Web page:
The St. Francis dam was a strong, well-built structure, but it failed because of a defective foundation, according to the official report made public today by the city council's committee of noted engineers which made a complete investigation of the dam failure.
Summarizing the results of the investigation, the committee, headed by Dr. Elwood Mead, chief of the United States Reclamation Service, stated in its report:
"1. The type and dimension of the dam were amply sufficient if based on suitable foundation.
"2. The concrete of which the dam was built was of ample strength to resist the stresses to which it would normally be subjected.
"3. The failure cannot be laid to movements of the earth's crusts.
"4. The dam failed as a result of defective foundation.
'CAUSE OF FAILURE'
"5. This failure reflects in no way on the stability of a well designed gravity, dam, properly founded on suitable bedrock."
After voluminously giving the history of the choice of site and the process of building of the St. Francis dam, giving full accounts of the engineering and geological tests carried out by the committee, the report said, under the heading "Cause of Failure."
"It is the belief of this committee that the dam failed because it rested on defective foundation.
"To understand the conditions affecting the stability of the dam a description of the characters and positions of the rocks upon which It stood should be given. The left bank, or east side of the canyon, its bed and the lower portion of the right, or west, slope is formed by a mica schist, uniform in texture but badly broken, so that no massive or large pieces are to be found in it. It is so thoroughly fractured that it in many places is actually, or can readily be split into thin pieces, as thin, or thinner, than slate. This cleavage permits the entrance of water near the surface, with the result that at the top the rock has become badly disintegrated, making a weak and slippery material."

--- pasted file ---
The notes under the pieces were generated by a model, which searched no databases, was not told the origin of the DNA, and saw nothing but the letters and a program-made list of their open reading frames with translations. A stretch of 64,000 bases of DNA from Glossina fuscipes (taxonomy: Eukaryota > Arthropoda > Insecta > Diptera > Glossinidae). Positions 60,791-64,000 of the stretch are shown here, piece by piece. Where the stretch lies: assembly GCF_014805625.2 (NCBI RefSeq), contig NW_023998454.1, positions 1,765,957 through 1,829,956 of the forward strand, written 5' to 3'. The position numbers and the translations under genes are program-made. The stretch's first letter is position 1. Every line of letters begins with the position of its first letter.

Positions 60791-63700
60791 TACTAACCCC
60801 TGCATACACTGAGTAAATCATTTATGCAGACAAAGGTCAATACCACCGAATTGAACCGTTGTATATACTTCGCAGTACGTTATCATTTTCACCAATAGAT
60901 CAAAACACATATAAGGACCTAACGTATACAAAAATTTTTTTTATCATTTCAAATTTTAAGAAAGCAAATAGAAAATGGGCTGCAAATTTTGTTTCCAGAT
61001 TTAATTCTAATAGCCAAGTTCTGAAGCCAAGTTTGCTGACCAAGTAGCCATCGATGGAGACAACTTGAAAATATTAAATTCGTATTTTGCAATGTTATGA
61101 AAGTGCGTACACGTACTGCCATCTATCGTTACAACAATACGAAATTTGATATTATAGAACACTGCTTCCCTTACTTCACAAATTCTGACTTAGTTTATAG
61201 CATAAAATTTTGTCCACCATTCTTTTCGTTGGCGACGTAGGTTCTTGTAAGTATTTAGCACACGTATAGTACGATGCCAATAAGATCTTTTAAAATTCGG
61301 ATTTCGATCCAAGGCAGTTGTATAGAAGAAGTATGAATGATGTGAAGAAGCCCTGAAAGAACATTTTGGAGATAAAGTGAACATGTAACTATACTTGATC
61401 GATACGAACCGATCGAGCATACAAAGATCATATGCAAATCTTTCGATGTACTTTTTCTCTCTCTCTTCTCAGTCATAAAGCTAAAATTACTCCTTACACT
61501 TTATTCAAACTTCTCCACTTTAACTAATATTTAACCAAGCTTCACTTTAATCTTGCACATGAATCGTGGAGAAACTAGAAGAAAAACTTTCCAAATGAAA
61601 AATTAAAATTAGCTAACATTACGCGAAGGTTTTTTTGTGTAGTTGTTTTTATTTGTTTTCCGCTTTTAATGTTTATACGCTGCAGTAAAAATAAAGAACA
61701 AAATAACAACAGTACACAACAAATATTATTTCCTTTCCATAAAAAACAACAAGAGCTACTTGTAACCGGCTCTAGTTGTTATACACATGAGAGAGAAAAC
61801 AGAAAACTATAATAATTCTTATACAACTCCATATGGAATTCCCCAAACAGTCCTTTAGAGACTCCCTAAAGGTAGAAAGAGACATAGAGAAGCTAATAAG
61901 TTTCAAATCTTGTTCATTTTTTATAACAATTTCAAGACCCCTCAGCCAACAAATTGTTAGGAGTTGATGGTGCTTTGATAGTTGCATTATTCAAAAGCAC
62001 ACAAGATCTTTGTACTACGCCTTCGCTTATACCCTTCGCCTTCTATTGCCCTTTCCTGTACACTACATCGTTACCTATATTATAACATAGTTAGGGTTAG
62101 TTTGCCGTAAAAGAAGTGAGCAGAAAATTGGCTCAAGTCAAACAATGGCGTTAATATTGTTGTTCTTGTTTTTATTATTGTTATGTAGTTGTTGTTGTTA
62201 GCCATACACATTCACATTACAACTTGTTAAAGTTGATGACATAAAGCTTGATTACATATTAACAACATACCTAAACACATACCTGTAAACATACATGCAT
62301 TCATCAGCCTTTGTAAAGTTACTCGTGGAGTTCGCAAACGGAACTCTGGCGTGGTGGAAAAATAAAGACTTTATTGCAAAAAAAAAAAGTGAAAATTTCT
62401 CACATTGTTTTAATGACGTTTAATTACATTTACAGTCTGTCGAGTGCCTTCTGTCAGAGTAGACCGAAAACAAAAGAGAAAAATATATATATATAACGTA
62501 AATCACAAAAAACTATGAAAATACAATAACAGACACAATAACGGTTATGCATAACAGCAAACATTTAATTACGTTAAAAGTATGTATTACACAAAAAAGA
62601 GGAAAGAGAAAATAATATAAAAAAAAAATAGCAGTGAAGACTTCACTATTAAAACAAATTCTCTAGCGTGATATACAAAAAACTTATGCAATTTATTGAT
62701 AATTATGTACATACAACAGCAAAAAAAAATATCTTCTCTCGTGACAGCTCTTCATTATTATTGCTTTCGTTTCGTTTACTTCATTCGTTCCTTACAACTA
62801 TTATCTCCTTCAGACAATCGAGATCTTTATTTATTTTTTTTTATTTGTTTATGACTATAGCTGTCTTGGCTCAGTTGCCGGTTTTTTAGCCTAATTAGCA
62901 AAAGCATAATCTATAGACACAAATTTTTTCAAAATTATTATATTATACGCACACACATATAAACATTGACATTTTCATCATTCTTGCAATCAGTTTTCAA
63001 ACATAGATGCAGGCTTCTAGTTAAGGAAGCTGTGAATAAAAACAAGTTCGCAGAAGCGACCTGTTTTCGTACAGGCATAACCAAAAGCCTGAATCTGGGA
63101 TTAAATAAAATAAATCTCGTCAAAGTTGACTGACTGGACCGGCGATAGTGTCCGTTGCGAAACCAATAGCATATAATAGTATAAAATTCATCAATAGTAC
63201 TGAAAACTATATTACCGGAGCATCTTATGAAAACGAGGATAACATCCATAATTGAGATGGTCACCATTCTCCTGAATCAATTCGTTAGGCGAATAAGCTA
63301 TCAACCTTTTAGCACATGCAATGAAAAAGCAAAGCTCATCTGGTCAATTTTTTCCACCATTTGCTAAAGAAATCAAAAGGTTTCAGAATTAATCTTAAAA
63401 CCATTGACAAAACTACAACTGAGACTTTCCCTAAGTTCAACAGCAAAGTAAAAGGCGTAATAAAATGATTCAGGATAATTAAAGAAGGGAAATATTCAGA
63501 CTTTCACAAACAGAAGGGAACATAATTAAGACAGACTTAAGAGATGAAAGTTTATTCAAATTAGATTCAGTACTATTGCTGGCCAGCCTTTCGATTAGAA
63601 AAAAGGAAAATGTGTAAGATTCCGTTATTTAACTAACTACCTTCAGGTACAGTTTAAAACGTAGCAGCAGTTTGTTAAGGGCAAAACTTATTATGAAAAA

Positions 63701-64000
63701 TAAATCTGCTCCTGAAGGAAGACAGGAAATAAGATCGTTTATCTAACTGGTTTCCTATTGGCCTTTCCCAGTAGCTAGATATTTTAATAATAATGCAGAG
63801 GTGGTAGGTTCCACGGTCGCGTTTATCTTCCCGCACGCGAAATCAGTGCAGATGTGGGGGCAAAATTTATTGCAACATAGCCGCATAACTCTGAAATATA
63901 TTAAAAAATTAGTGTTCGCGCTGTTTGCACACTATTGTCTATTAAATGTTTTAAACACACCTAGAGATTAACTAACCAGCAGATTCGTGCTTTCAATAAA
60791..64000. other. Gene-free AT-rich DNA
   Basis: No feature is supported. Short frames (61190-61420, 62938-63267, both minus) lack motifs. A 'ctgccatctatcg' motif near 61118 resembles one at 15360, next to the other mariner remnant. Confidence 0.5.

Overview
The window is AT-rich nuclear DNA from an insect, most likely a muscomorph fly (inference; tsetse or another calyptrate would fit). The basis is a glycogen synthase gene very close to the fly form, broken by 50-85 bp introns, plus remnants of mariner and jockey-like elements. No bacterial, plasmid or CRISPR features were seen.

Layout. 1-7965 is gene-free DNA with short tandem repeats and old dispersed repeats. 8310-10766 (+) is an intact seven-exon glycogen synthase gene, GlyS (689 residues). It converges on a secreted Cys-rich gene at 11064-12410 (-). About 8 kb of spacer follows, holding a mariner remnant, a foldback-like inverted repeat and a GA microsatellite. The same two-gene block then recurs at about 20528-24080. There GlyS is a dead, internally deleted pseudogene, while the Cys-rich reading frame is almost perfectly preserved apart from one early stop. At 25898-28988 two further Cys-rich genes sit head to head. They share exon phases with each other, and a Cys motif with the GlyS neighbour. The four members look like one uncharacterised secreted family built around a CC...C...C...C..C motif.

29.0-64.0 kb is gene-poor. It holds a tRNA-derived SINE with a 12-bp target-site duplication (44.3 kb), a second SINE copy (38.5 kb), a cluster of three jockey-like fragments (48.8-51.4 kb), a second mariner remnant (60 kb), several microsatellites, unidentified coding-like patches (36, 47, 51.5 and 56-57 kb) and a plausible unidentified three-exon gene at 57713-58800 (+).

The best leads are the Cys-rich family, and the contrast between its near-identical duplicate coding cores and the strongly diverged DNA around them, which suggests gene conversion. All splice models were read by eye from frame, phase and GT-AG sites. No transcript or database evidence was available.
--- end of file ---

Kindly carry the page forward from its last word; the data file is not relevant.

Important new developments were reported in prospect today at Coroner Frank Nance’s inquest into the dam disaster as the inquest was resumed following a delay in the hearing since last Friday.
The nature of the expected developments was kept secret.
New witnesses probably were to be called by the city's department of water and power it was learned.
The testimony of the new witnesses, however, was expected to be brief and it as regarded as probable that the inquest would be completed and a verdict returned by the coroner's jury before nightfall.
Both the city and county, acting independently, are preparing for inspections of their dams to assure the people that the structures are safe and that there is no danger of another disaster like that which wrecked, the St. Francis dam.
The board of supervisors passed a resolution asking the Los Angeles county flood control district's consulting board of engineers to make a survey of all county dams. The resolution was passed with the approval of C. E. Eaton, chief engineer of the flood control district.
Councilman Peirson Hall, chairman of the council's water and power committee, announced that telegrams have been sent to five noted engineers and geologists asking if they will consent to become members of a committee to inspect all of the dams in the city's aqueduct system.
It was made clear both by city and county officials that no apprehension is felt on account of any of the dams, but that the desire is to further assure the people as to their safety.
The five experts with whom Councilman Hall is negotiating are D. C. Henny of Portland, Ore., J. D. Galloway of San Francisco, R. E. Thompson of Seattle, Wash., R. K. Tiffany of Olympia, Wash, and A. J. Wiley of Boise, Idaho.